Wednesday, 15 September 2010
DJ Internet History
It was a desire to listen to some of the work of pioneering Disco remixer Tom Moulton (above) at around 1amish that sparked off one of those brilliant internet voyages that occasionally break up my constant bouts of flicking between Facebook and Gmail.
I went onto the unofficial (?) myspace fan page and listened to his mix of King Goes Forth's Don't Take My Shadow which unsurprisingly turned out to be incredible and had everything that I've come to like about his edits: catchy hook, loads of dreamy soul style back up vocals, classic emo disco vibes etc. Browsing around the page I noticed a link to an interview Moulton did with Dj History in 2008. It's a wholly worthwhile read (link) in which he discusses his career path starting as a buyer for a Jukebox company then onto an early champion of stereo and how he became involved in disco, making the first remixes, the emergence of disco/DJs and the usual banter about how New York gay clubs in the 70's were the pretty much best places in the world ever.
It led me onto a couple of things, Moulton spoke about how B.T. Express were livid when they first heard what he had done to their track "Do It Till You're Satisfied', unsurprisingly it blew up and became a hit. They even got to go on Soul Train and brag about how the song length (in itself revolutionary) was their idea. Now even though the internet is an amazing resource and I can access footage of them playing that song on Soul Train within seconds, we're still not quite at the level of Revenge of the Sith style meta-Jedi library just yet, as I couldn't find the footage of that exact exchange with Don Cornelius. But well done anyway.
I went off and listened to the what is claimed to be the first 12" ever commercially available, made by Walter Gibbons, after he was described by Moulton as a person who was 'as white as can be' - judge for yourself
That photo being infinitely more enjoyable than the release in question - which is disappointingly, pretty tedious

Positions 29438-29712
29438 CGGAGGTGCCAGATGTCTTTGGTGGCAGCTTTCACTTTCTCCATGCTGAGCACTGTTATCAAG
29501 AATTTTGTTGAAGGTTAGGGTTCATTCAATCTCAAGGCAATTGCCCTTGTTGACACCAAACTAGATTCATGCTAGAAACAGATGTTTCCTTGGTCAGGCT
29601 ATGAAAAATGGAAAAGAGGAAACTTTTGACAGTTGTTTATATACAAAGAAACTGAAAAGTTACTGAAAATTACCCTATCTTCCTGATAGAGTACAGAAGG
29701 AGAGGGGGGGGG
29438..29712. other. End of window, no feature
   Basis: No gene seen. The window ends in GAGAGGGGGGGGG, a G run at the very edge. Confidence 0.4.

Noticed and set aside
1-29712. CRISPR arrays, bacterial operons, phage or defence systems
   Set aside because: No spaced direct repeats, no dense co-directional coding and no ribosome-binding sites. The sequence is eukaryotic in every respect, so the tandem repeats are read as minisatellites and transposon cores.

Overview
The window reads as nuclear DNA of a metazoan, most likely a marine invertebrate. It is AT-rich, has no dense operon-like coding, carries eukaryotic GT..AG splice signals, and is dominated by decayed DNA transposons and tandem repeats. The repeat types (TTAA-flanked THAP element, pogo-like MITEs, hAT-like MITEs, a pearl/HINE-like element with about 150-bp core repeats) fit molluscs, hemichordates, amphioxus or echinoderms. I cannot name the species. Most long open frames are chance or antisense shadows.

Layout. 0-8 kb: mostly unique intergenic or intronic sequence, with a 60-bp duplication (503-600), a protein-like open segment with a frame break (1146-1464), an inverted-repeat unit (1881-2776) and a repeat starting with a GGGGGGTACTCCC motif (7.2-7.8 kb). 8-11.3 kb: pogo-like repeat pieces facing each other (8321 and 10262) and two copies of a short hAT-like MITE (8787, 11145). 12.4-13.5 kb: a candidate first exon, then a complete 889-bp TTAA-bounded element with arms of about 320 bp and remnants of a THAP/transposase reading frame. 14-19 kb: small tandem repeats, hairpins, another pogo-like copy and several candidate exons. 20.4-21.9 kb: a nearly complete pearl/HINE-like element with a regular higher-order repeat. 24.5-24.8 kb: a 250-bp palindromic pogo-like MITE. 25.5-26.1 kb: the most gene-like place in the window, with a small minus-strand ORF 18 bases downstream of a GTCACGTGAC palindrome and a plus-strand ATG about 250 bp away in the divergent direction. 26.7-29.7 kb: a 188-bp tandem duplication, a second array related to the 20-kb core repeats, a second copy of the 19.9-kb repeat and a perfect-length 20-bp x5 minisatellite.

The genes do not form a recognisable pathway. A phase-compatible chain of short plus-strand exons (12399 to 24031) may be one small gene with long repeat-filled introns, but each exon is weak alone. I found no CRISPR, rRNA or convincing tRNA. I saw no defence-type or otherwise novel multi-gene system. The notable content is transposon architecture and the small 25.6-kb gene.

DJHistory also do some other really great interviews with other DJing pioneers, including a fantastic sit down with Jimmy Savile, who you know turns out to be quite important (at least according to him) in the whole business of clubs, disk jockeys and young people congregating and dancing in the UK. One of his claims is that he was the first person to think of having two record players on stage at the same time. Considering he grew up in a world where the very idea of dancing to a record was completely laughable, the fact that he was hugely influentially in changing that (for instance he actually did setup dancehalls and DJ's in other cities, eventually running over 50 and 400, respectively, of them) he can make up what he likes really.
-Special thanks to John Bloomfield for introducing me to Moulton months ago when he played me his mix of So Much For Love by Moment of Truth which completely dicks on the original and was the only thing I wanted to hear for a good few weeks afterwards. I think on that same night I stole a clock from a particular East London pub. The clock is now in broken pieces stuffed in a bag in John's house - 'THANKS' Karma.
Also funnily enough earlier tonight I had a similar urge to listen to some Nas, ended up rippin through the hits on youtube, reading the quite decent article about him on Allmusic and shamefully hearing the acidic Jay-Z diss Ether for the first time.
I did the pretentious thing afterwards and in an attempt to be interesting posted his full name 'Nasir bin Olu Dara Jones' on Twitter, but then thought nargh, deleted it and instead decided to put all the words together and make it a hash tag, clever. I clicked the post afterwards and found out that coincidentally some super fans had used the same tag yesterday, as it it was Nasty Nas' birthday, he was 37.
And another thing, whilst it's probably weird and pretty cool actually that Lil' Wayne sampled Iron Maiden's Fear of the Dark for his song 'Best Rapper Alive'. It's definitely a lot weirder and probably not all that cool that Brandy sampled a relatively obscure Maiden track (The Clansmen) for her song 'I Tried' in which she sings lyrics like 'I’m sittin' home on a cold day...Think I wanna hear some Coldplay'
Brandy's Twitter 4EVERBRANDY